Finally, if you want to follow the latest news about GWT, I recommend the onGWT blog. It is maintained by Didier Girard, a good friend who introduced me to the joys of GWT!
Posted by Jerome Louvel in : OSGi, Restlet General, User interface
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Since 2004, NASA Jet Propulsion Laboratory has become a forefront user of Eclipse RCP (Rich Client Platform). As explained by Jeff Norris in the foreword of the “Eclipse RCP” book, this choice was driven by the UI-level features as well as the modularity offered by Eclipse’s plug-in architecture : Equinox.
The usage of Eclipse RCP started within the JET’s Maestro team and is now shared with other teams at NASA via a framework named ‘Ensemble’. You can read the whole story in this case study.
As Equinox is in fact a full OSGi run-time, it is possible to use it for server-side applications as well. For EclipseCon 2008, Khawaja S Shams and Jeff Norris have given a great presentation on the integration between Equinox and REST, leveraging the Restlet API. The slides are available online.
They introduce the ‘Ensemble REST Framework’, providing a convenient definition of new Restlet Resources via Equinox extension points. This integration nicely uses Eclipse wizards to define those Equinox extension points. Just note that extension points are not yet part of the standard OSGi speciciations.
This initiative, as well as constant interest in OSGi from our users has led us to improve the support for OSGi in the upcoming Restlet 1.1 M4 release. Each JAR in the Restlet distribution is now a full OSGi bundle. An internal activator automatically registers the Noelios Restlet Engine (NRE) with the Restlet API, or the pluggable connectors with the NRE.
You can get more details about the current and planned support for OSGi in Restlet in this RFE. We are also looking forward to playing with Ensemble REST framework which will be released in open source by NASA.
Posted by Jerome Louvel in : Restlet General, User interface
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In a previous post, I’ve introduced you to frevvo, a start-up that provides Web 2.0 visual forms, with a full WYSIWYG builder based on AJAX.
Recently, they have been playing with Restlet and implemented one of the REST design pattern (“View and Entity resources”) that was discussed by the Restlet community. It is a very compelling illustration that REST applications are perfectly capable of handling complex Web forms without compromising with the REST principles.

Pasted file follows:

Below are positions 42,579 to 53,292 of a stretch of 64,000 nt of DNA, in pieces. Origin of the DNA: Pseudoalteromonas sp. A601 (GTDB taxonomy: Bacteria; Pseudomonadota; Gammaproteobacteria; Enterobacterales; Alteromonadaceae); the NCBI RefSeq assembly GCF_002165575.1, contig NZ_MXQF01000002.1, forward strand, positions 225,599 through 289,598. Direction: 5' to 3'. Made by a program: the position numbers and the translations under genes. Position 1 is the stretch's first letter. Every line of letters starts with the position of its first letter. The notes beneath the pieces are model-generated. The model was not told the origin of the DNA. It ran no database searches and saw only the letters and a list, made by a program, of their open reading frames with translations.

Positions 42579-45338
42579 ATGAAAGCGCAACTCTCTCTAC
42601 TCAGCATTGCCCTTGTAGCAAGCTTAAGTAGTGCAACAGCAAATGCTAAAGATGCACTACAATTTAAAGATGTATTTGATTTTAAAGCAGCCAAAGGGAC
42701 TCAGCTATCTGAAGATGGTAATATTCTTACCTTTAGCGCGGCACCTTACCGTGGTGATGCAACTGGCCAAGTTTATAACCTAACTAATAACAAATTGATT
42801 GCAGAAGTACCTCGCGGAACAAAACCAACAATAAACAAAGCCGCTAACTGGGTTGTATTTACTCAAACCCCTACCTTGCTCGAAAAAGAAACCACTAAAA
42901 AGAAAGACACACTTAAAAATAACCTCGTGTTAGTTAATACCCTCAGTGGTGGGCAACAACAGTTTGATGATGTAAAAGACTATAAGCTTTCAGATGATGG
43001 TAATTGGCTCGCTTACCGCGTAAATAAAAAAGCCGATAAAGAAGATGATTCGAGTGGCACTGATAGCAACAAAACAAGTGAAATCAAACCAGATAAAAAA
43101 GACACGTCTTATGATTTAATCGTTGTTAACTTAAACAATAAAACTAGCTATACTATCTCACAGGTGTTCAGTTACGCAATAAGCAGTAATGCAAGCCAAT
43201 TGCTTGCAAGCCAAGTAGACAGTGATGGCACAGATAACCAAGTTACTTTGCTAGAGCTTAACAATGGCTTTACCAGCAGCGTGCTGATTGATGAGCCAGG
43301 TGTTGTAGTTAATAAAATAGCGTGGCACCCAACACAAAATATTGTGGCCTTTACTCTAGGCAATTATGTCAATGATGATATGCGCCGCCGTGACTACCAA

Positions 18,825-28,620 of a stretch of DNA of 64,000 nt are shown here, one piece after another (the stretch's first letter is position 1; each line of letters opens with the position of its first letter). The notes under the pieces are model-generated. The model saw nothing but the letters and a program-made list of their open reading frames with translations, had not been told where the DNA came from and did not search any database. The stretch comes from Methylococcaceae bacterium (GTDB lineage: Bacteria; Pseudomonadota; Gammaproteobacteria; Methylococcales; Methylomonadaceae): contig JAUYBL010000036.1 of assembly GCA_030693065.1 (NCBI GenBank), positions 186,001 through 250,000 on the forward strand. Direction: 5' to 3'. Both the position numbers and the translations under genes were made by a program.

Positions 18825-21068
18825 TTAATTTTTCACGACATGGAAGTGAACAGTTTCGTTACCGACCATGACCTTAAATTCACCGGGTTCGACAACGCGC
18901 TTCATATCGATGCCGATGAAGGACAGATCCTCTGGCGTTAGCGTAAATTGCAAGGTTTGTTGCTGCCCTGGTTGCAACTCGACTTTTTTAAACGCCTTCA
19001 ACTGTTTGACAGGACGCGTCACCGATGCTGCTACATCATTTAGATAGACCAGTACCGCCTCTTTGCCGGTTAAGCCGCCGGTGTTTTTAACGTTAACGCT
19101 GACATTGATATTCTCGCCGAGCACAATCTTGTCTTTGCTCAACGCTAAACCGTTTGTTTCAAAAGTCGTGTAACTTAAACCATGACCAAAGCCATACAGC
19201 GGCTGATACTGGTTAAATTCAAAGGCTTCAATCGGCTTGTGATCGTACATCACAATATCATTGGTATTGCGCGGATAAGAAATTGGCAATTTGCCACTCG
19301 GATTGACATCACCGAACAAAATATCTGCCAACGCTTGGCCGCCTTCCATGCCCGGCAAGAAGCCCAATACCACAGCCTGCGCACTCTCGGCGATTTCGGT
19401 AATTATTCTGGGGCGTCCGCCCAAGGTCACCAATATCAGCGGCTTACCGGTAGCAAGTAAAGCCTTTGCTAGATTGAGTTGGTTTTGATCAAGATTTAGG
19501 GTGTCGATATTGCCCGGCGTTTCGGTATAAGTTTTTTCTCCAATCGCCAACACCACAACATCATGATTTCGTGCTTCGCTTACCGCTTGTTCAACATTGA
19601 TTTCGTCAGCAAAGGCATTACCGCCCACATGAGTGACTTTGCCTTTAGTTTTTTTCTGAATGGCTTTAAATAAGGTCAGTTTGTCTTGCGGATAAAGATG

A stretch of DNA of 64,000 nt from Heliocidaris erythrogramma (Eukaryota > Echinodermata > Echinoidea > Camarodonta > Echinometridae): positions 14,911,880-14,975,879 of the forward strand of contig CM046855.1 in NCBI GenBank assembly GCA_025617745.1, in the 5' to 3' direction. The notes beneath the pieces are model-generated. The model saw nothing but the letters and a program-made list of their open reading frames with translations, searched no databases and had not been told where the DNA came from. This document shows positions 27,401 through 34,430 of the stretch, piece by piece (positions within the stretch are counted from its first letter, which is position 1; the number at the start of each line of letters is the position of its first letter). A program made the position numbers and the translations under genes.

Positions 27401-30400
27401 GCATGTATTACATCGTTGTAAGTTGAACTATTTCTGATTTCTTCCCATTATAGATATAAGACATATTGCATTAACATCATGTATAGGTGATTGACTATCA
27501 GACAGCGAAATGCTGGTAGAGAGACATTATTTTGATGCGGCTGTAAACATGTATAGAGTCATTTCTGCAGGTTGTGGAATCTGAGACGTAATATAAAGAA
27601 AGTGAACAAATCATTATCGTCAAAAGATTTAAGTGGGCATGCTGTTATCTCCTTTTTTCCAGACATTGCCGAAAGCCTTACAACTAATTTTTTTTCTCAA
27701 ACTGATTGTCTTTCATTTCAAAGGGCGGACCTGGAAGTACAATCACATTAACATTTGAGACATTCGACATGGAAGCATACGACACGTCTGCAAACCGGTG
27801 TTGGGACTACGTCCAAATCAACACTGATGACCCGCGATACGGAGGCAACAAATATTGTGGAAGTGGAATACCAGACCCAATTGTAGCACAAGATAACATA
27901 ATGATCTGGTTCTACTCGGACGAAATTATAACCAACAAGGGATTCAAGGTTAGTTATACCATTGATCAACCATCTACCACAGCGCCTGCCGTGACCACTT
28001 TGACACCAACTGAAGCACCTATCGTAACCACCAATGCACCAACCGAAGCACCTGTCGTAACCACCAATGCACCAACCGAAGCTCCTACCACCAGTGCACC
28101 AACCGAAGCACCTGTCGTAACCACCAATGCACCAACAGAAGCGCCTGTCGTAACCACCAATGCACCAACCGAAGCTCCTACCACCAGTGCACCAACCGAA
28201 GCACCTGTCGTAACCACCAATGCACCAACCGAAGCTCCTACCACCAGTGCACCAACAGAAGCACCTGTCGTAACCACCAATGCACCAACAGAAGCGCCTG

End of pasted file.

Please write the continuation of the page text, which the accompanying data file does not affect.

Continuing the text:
What is also cool is the fact that the Entity Resources can be either stored locally along with the View Resources (and accessed by a simple Restlet method call), or remotely and accessed by HTTP. This illustrates the power of uniform interfaces in REST/Restlet.
Congrats Ashish and Yuri, I look forward to reading the next blog entry in the series!
Update: two follow-up posts are available:
- Visual REST apps: Part 2 – documents
- Ajax+REST: the next killer app?
Posted by Jerome Louvel in : Java, Restlet General, User interface, XML
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I would like to encourage you to have a look at frevvo, a Web start-up launched by some friends, that provides a full solution to handle complex Web 2.0 forms, right from your browser. One of their strong selling points is the great form designer available as a Web application (AJAX based).
Also, the form can be directly mapped to an XML Schema that you have imported. Their server component will directly generate valid XML instances when you submit the form to it. Currently it is based on a Servlet container but they are experimenting with Restlet (and already provided key feed-back), so I’m hoping that they will migrate when our final 1.0 version comes out
You can see screenshots and sign up for a live test. Congratulations Ashish, Leandro, Nancy and Yuri, and keep up the great work!!
Posted by Jerome Louvel in : Java, User interface
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Have you noticed all the recent pessimism around Java and the hype pushing concurrent platforms like Ruby on Rails? A domain which frequently receives critics is the Swing GUI framework, supposed to be old, slow and badly designed. I’ve worked with it since the beta releases and still follow its evolution closely.
The release of Tiger (Java 5.0) provided a much needed update of the look and feels, the default one and the Windows XP one ; speed was also significantly improved. Meanwhile the concurrent SWT framework was aggressively pushed via the Eclipse platform. This pressure was probably needed to provoke a strong reaction and it seems to me that Mustang (Java 6.0) will hold on its promises.
Take a look at the 160 slides long presentation by Romain Guy and Alexis Moussine-Pouchkine (in English except for the first two slides). It’s comprehensive and truly exciting: congratulations! Here are some interesting facts:
- The size of the JRE 1.5 is 7.1 MB and the size of the .NET Framework 2.0 is 23 MB
- Better desktop integration (icons, Windows system tray, Mac dock integration, slash screens)
- Perfect native look and feels. Also see directory.
- SwingLabs hosts several interesting projects like the standard SwingX components suite (date picker, login panel, table improvements like column selection, sorting, task panel similar to Windows explorer panels, etc.)
- Great third-party components complete the features like JFreeChart, JGraph, JGoodies. Also see directory.
That’s great to see a strong and active community around GUI frameworks in Java (see Java Desktop and Client Java) and that Swing is alive…and doing well.